On Overdose Day, It’s Vital to Remember Buprenorphine Saves Lives. So Why Is It so Hard to Get?
Fact Checked and Peer Reviewed
August 31, 2018
On Overdose Day, during an overdose crisis, if we want to save lives, let’s talk about what it will take to tear down the barriers to buprenorphine access.
When you’re in recovery and running an addiction treatment company, it’s impossible not to be impacted by death on a daily basis. After losing a close friend to opioid overdose, Robin and Lisa, Workit Health’s founders, chose to provide recovery meds like buprenorphine for opioid addiction. The clinical research and meta-analyses were coming in strong. Those who used anti-addiction medications cut their death rates from overdose in half. So now, all of our patients get naloxone with their prescriptions, but they come to us for buprenorphine (Suboxone).
To say we weren’t prepared for the stigma against recovery meds is an understatement. Our founders come from a 12-step background, as do I, so of course we understood in an abstract way the general “concern” about buprenorphine use in the recovery world. But the level of institutionalized stigma against these life-saving medications has been shocking. Clients have to fight, and I mean fight, to find doctors who will prescribe buprenorphine, and by the time they reach us, many are utterly exhausted. I can’t tell you how many times I’ve listened to someone on the other end of the phone line, weeping out of pure frustration. As someone with nine years in recovery from opioid addiction, I’m not sure if I could have hopped through the hoops required to get buprenorphine in early recovery.
Unfortunately, the sheer lack of addiction medicine doctors isn’t the only barrier holding patients back from care. The number of ways our world keeps addicts in sickness is myriad: the refusal of pharmacies to keep buprenorphine in stock. The endless prior-authorizations for life-saving recovery medications required to fill a prescription. The time spent on the phone with insurance companies and pharmacies, rather than handling other critical issues related to client care. Negative reactions by friends, family, and the ousting of individuals on medication from many twelve step groups. The list goes on.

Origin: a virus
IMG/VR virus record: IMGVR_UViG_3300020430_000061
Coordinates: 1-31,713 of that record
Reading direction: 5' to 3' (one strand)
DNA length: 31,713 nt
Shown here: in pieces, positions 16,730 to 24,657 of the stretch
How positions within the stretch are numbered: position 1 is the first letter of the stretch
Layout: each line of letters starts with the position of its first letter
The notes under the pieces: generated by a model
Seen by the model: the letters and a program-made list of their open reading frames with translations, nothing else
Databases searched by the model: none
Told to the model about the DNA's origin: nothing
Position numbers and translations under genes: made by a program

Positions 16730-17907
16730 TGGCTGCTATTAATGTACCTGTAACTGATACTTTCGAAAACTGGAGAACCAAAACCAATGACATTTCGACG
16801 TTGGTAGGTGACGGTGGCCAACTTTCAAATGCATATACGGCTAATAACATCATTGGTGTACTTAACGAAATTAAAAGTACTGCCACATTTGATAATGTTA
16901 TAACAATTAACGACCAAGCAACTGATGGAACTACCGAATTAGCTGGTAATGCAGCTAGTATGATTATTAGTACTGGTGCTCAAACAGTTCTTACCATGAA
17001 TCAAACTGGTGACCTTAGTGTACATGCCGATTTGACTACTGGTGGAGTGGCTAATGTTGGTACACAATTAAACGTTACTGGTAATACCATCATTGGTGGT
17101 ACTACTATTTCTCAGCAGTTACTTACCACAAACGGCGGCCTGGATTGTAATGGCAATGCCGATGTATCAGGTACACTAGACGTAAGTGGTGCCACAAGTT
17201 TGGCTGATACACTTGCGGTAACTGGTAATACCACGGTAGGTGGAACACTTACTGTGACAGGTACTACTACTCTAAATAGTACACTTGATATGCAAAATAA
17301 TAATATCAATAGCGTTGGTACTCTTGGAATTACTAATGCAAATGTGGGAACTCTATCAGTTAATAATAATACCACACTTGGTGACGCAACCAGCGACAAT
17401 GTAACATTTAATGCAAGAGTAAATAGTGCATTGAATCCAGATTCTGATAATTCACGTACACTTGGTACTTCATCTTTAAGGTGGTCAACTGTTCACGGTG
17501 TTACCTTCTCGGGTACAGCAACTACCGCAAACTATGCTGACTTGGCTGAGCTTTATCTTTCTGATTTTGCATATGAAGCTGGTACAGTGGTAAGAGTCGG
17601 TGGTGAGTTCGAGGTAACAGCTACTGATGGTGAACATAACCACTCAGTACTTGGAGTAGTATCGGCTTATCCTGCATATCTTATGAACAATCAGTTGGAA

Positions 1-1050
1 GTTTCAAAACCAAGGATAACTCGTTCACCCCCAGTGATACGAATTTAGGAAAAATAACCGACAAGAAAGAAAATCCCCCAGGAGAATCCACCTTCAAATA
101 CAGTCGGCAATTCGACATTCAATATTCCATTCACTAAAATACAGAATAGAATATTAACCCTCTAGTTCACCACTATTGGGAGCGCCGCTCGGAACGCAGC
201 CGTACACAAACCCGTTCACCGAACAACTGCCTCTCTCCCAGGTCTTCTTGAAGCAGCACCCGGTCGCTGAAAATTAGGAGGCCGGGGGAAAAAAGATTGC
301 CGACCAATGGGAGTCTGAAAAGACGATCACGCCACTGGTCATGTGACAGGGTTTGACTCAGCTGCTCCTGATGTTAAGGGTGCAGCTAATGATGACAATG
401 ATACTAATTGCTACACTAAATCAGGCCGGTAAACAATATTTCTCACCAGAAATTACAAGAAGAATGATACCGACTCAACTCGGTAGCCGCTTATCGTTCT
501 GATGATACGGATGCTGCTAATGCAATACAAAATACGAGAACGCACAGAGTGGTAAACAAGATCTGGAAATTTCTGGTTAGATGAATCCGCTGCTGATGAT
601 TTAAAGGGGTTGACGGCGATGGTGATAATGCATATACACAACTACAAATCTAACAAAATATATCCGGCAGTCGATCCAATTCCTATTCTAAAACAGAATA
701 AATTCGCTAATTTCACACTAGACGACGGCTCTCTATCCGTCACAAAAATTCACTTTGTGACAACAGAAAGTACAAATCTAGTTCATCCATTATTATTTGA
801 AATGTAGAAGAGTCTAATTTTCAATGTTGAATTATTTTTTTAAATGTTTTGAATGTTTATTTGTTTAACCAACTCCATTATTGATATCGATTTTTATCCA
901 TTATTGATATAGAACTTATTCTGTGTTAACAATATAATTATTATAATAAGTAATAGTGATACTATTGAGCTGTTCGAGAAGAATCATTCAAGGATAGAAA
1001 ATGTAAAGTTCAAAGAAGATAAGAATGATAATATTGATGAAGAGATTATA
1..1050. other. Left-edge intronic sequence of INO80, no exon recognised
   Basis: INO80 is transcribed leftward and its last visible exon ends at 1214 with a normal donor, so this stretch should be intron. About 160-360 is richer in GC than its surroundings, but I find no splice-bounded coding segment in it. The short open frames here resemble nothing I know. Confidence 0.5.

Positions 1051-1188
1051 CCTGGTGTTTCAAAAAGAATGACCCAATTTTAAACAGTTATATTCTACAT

My day to day work includes the relaying of this message far and wide. The lack of providers in the U.S. means we’ve had clients drive many miles and hours for their first in-person visit due to lack of treatment options in their area. Every day our team receives emails from those located in out of our prescribing areas: “My doctor is sick/retiring/got shut down… What do I do now?” And I wish I had answers.
Again, a reminder that cannot be overstated: The evidence shows that people who stay on this medication decrease their risk of overdose by half. A study in MA found that those who received buprenorphine or methadone after an overdose dramatically decreased future opioid death rates, but the same study found that only 1/3 of overdose victims receive these life-saving medications.
Suboxone clinics get a bad rap — but they are a key solution to the overdose crisis. Of course the ones implementing poor medical practices need to be weeded out, a common self-healing practice across all industries. But each time a clinic is shut down, its patients are left without a medication that, I repeat, is a key tool in the overdose crisis. Finding a new doctor is a near-impossible feat, and many die (overdose) before getting to that first appointment.
So where does that leave us? If you want to help end overdose, talk about how to prevent it. But when you do, mention recovery meds, like buprenorphine (Suboxone), methadone, and naltrexone (Vivitrol). Yes, look out for blue lips. But look out for stigma against medication, too. It’s also a silent killer.
As Workit Health’s Head of Marketing, Kali Lux leans in to the culture gap between addiction, recovery, and medicine. She’s interested in finding solutions that work for substance users better than drinking or drugging does, and believes Workit is one of them. She’s written extensively on her own experience through addiction into long-term recovery. You can connect with her on Twitter @kalireadsbooks.